She had never released an album with no country music singles. She had never sent seven singles, all which charted in the top 20 or higher, to pop radio from one album. And now, according to Big Machine Label Founder Scott Borchetta, Taylor Swift is about to do something else for the first time in her career: wait more than two years before releasing her next album.
“I think that if Taylor was standing right beside us… I think everyone knows, her fans especially know that she never stops writing,” Borchetta replied when I asked him if Swift’s most recent LP cycle was finished. “Now is no different than ever. But as far as the album cycle, this will be the first time that we break that “every-two-year” album cycle, and there’s not a time when I call her and say, ‘Hey, pal it’s time to get a record.’”
To say Swift accomplished a lot with “1989” would be an understatement: the seven aforementioned singles including a handful of number one hits, her third straight LP to debut platinum, a GRAMMY for Album Of The Year and a world tour that sold out the biggest venues on the planet.
“Yunno, she’ll call me. She’ll know when she’s ready,” Borchetta continued. “And then she’ll be the one to announce to the world when the next music is coming.”
The singer broke the norm and called her own shots from start to finish. She revealed details about the album and debuted the single “Shake It Off” with a live-stream from New York on Yahoo. Swift took on one of the biggest companies in the world when Apple didn’t want to pay royalties to artists for the trial period of its new streaming service. Not only did the “Blank Space” artist compel Apple to change its stance, but she then partnered with the company for one of the more hilarious commercials in recent memory.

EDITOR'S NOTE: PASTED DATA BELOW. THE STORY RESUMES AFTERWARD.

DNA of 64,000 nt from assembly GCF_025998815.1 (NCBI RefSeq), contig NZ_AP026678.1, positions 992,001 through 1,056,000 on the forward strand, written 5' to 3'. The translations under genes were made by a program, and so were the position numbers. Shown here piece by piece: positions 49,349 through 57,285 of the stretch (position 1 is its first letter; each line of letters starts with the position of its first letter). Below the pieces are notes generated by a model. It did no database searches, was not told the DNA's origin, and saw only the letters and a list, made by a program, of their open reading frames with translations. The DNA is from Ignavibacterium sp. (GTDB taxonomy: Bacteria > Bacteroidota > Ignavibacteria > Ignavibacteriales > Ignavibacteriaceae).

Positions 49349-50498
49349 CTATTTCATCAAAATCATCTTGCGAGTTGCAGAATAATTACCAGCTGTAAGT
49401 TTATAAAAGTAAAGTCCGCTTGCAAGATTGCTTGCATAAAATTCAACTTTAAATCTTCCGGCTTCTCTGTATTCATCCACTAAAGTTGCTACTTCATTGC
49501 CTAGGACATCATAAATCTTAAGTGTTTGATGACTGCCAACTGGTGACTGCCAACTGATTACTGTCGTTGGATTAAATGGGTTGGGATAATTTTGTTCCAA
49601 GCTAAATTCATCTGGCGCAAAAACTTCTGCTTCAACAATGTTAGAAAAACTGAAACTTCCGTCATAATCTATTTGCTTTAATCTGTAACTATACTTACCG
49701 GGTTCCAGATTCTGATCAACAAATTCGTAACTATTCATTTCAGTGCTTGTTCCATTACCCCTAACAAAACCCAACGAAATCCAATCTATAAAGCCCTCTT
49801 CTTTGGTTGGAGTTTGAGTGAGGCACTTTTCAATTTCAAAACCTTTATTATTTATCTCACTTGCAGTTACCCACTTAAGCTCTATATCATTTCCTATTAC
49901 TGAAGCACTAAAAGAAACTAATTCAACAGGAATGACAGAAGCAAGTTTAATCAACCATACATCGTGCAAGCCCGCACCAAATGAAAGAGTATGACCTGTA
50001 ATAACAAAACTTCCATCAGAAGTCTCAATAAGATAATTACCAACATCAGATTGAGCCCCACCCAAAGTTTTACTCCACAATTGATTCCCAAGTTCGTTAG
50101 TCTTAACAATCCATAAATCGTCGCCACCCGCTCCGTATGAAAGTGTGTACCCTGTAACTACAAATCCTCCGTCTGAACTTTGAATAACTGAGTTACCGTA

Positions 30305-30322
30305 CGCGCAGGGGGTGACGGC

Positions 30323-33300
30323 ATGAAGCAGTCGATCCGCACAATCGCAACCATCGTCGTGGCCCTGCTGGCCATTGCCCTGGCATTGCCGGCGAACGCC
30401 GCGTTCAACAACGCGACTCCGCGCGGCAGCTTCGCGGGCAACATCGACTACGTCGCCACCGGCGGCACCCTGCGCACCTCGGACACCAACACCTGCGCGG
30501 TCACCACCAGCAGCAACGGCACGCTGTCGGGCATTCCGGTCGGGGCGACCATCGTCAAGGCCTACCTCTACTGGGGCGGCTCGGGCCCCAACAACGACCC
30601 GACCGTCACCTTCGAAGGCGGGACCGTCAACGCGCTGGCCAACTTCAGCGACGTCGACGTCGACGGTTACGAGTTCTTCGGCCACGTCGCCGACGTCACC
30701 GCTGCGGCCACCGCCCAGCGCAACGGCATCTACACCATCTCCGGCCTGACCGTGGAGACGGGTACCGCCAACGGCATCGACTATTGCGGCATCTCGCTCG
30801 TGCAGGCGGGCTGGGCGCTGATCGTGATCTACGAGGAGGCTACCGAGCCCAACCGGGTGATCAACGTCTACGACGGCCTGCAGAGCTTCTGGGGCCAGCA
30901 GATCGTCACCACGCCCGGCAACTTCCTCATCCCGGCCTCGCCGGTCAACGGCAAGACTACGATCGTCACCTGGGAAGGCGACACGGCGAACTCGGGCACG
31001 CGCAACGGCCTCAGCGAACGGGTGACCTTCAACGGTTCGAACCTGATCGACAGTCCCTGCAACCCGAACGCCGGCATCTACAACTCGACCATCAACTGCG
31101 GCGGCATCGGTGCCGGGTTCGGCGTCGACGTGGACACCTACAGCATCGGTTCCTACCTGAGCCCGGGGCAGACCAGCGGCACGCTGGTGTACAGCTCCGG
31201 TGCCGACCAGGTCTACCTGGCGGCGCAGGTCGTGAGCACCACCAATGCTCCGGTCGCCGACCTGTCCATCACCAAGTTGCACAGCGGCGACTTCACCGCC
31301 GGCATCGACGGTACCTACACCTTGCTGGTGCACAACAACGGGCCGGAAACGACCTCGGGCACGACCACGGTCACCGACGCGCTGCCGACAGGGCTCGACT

And don’t forget, before Apple, Swift defined the conversation around streaming services when she pulled her catalog from non-premium sites such as Spotify’s free, ad-supported version.
“#Taylurking” became a thing when the LP dropped and with it, Swift redefined how artists in this day and age interact with their fans. She commented on their Tumblr posts, replied to them on Instagram, mailed them gifts and invited them to her house for secret listening sessions.
But perhaps most profoundly, in the era of the “selfie,” she showed her fans that having a group of friends (“squad goals”) is cool. This notion was even on display with the album cycle as well: the cameo-filled music video for “Bad Blood” featured many of her “squad-mates” and won the top categories at both The GRAMMYs and The MTV Video Music Awards.
Right to the end, Swift attempted to delineate how albums (which she stressed to me in 2014 are still something of both importance and value) are marketed. “New Romantics” was the seventh single from the LP. It wasn’t even on the main album listing as it served as a bonus track, yet still cracked the top 20 on pop radio.
So yes, Swift has dropped an album every two years since her 2006 debut and we’re probably not getting one in 2016. But even if her “Swifties” have to wait a little longer than normal for Swift’s next project, it’s not like this last one will be going out of style anytime soon.